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1A bright blue metamorphic rock consisting largely of lazurite, used for decoration and in jewellery.
- ‘Precious stones like turquoise and lapis lazuli came from the West and silk from China via Central Asia.’
- ‘The occurrences, particularly the Tultuy and Malaya Bystraya deposits, are in metasomatized dolonfitic marbles and have been worked for ornamental and architectural lapis sporadically since the mid-1870s.’
- ‘The demons of the First Circle, the lowest class, only wear studs, though the wealthier of them can afford the more costly stones, like sapphires, emeralds, lapis, or diamonds respectively.’
- ‘Some gemstones that cannot be placed in most commercial jewellery cleaners are: pearls, lapis lazuli, malachite, opals, coral, turquoise, and others.’
- ‘For massive material such as turquoise or lapis lazuli, which is fashioned into cabochons and free-form shapes, the purity, durability, and color of the material contribute to its desirability.’
- ‘Agates were apparently highly valued by the ancient Egyptians for their lapidary use and were mounted into gold with other precious stones such as lapis and emeralds.’
- ‘Blue stones, such as lapis lazuli, and red stones are often added.’
- ‘Afghanistan is the world's leading producer of the stone lapis lazuli, which is made into jewelry.’
- ‘A beautifully decorated lyre from Ur depicts similar figures in lapis lazuli and shell.’
- ‘Much Afghan jewelry features lapis lazuli, a navy blue semiprecious stone that's mined in the mountains.’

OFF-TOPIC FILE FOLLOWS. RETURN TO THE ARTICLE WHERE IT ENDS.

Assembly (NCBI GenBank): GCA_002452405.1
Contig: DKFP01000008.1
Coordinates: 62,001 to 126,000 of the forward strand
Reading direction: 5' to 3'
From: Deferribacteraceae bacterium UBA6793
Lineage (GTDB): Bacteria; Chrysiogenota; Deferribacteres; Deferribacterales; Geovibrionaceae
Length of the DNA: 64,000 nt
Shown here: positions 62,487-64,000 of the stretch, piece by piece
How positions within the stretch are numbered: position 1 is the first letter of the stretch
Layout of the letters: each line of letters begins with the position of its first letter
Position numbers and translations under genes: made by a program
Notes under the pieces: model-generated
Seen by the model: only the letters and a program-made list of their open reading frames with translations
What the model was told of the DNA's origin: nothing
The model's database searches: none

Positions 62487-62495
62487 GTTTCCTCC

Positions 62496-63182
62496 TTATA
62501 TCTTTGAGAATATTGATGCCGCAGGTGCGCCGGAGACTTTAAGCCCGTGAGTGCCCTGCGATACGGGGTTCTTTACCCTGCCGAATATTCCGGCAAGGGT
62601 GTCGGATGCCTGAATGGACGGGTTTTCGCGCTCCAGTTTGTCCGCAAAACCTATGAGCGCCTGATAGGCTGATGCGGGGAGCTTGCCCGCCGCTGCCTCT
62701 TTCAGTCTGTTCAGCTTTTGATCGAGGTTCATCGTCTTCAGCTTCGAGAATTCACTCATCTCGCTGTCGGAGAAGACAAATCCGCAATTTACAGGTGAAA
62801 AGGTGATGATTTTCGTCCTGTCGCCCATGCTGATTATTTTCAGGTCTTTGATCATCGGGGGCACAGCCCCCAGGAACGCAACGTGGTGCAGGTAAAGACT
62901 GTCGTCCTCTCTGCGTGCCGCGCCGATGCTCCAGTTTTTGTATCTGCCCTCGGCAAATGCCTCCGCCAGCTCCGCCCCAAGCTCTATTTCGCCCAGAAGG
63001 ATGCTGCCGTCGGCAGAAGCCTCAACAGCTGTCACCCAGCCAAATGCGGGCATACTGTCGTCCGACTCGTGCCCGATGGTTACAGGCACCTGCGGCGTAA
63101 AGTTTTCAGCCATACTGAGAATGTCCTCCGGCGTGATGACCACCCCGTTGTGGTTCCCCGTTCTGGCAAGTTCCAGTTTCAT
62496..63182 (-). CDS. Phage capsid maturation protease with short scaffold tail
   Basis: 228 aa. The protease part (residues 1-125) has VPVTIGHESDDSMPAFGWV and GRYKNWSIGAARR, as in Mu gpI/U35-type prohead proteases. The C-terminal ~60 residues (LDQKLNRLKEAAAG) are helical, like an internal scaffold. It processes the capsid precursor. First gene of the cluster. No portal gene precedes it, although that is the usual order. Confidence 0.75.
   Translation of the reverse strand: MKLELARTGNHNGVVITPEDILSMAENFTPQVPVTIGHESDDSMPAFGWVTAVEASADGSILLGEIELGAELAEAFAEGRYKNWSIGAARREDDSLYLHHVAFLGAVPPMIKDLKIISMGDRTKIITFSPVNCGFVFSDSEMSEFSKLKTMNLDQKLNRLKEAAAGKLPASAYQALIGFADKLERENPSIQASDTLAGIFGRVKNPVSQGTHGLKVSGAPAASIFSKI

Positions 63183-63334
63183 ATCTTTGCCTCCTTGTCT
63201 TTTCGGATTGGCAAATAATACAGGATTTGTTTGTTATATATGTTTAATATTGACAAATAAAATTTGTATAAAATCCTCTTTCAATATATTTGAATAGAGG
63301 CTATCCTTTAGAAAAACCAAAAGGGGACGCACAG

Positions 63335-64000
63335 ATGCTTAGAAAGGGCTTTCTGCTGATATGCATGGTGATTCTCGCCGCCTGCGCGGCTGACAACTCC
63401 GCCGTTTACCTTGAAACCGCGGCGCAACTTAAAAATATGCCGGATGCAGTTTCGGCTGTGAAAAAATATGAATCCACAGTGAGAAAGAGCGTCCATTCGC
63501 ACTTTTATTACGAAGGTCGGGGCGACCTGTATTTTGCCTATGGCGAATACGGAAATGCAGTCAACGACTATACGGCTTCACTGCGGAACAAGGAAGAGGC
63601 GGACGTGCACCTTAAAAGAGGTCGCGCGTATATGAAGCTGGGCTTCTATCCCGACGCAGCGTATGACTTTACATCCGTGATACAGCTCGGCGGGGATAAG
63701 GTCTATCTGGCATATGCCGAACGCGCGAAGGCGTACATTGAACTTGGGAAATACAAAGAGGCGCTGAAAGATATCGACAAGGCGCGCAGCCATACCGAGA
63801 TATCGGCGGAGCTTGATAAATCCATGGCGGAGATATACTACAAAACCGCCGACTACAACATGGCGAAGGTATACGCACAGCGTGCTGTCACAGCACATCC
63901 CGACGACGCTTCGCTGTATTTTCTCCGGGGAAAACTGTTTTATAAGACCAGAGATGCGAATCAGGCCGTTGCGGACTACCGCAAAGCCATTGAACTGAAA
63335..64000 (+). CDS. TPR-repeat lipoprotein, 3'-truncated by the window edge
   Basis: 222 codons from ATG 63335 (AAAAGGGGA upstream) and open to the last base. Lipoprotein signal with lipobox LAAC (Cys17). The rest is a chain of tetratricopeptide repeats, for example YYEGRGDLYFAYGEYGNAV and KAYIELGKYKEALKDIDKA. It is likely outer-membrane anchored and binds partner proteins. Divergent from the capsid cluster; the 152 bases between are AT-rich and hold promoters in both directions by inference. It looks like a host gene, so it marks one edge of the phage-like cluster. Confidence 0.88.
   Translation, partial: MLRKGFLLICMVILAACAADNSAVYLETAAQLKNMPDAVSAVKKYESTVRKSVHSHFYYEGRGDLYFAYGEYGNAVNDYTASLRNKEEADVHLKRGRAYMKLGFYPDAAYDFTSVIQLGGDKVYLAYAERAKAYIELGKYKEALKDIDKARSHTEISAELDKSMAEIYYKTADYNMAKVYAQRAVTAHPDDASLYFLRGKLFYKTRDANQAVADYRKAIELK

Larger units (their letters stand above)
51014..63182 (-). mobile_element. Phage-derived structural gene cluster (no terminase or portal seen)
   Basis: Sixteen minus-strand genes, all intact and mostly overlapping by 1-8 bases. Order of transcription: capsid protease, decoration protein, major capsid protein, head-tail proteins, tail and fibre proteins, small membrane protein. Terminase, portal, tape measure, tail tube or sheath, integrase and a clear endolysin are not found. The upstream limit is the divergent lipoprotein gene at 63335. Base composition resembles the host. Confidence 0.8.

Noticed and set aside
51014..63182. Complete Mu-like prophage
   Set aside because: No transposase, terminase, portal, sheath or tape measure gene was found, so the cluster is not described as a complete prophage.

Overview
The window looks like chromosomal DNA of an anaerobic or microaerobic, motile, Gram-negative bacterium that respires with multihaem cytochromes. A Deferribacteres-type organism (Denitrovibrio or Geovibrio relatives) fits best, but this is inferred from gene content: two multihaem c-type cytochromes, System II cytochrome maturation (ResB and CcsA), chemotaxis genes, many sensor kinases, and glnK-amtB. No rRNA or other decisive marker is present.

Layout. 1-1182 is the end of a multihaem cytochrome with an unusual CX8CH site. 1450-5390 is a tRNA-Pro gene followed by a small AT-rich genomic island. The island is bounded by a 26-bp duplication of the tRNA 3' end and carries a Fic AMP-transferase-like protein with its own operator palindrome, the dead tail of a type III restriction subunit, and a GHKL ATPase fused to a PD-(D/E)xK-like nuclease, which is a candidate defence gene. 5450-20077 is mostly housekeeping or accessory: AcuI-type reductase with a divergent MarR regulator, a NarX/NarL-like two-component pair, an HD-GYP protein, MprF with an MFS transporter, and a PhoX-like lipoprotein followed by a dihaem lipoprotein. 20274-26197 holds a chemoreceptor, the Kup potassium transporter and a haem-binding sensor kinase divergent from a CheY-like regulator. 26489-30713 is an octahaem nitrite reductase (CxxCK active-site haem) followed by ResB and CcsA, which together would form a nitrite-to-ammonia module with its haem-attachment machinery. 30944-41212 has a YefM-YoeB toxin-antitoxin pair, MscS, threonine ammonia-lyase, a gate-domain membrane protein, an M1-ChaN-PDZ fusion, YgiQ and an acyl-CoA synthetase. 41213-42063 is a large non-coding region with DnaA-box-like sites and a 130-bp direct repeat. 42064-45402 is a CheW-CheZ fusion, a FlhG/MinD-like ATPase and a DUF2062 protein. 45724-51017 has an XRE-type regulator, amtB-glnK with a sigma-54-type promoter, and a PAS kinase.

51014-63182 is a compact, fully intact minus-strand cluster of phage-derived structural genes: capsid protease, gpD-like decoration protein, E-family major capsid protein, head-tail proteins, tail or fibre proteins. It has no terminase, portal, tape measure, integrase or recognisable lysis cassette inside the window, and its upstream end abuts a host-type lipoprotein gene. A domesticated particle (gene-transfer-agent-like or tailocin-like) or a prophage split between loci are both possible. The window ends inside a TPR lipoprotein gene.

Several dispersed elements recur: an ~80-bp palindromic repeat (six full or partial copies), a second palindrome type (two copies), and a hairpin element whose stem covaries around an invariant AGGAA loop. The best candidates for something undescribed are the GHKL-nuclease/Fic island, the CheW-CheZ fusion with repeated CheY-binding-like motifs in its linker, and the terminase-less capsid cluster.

- ‘Lazuli Port earned its name from its placement near the sea that, in color, much resembled the azure blue of the precious stone, often brought from overseas, called lapis lazuli.’
- ‘Garnet, jade and lapis lazuli are crystals formed from rock which has quite literally transformed its shape and appearance.’
- ‘Of the seven Sar-e-Sang mines, only mine number four produces exceptional lapis and is thought to be the source of the magnificent lazurite, sodalite, and afghanite specimens available today.’
- ‘The calcite produces white streaks in the lapis and too much calcite will lower the value of the stone.’
- ‘Triangles, which represent hands, called khamsa, ward off the evil eye, as do blue stones such as turquoise or lapis lazuli; red stones will stop bleeding or reduce inflammation.’
- ‘Garnet, emerald, jade, and lapis lazuli are among the gemstones created by metamorphic processes.’
- ‘Do not let your precious lapis be broken into stone for the stoneworker.’
- ‘To the Buddhists, lapis lazuli brought peace of mind and equanimity and dispelled evil thoughts.’
- ‘Maiden, in this book, is obsessed by stones, for example: opals, moonstones, lapis lazuli, pearls, diamonds and so on; in the later poems she is obsessed by roses.’
- ‘It was a beautiful golden ring, decorated with coral and lapis lazuli.’
- 1.1 A bright blue pigment formerly made by crushing lapis lazuli.
- ‘Instead of using traditional Japanese mineral pigments such as azurite, lapis, malachite and cinnabar mixed with gelatin, he employed his familiar oil paints and European gilding methods.’
- ‘Instead I pull out my knife to scrape away the paint of her robe, stripping the blue lapis that drapes her shoulders and arms, flaking gold trim into a plastic bag.’
- 1.2 A bright blue colour.
sky-blue, azure, cobalt, cobalt blue, sapphire, cerulean, navy, navy blue, saxe, saxe blue, oxford blue, cambridge blue, ultramarine, lapis lazuli, indigo, aquamarine, turquoise, teal, teal blue, cyan, of the colour of the sky, of the colour of the seaView synonyms
- ‘Donaldson's first job was for a private client who wanted her bathroom completely decorated in lapis lazuli.’
- ‘The little girls wore strings of lapis lazuli, and the little boys blue Chinese Wellies.’
- ‘This bird, oh so sleek in its aerodynamic coat of black, white, and iridescent lapis lazuli, is one of the most beautiful species anywhere.’
- ‘These works ranged from swirling, meditative patterns of onyx and white to startling hues of lapis lazuli.’
Late Middle English: from Latin lapis ‘stone’ and medieval Latin lazuli, genitive of lazulum, from Persian lāžward ‘lapis lazuli’. Compare with azure.
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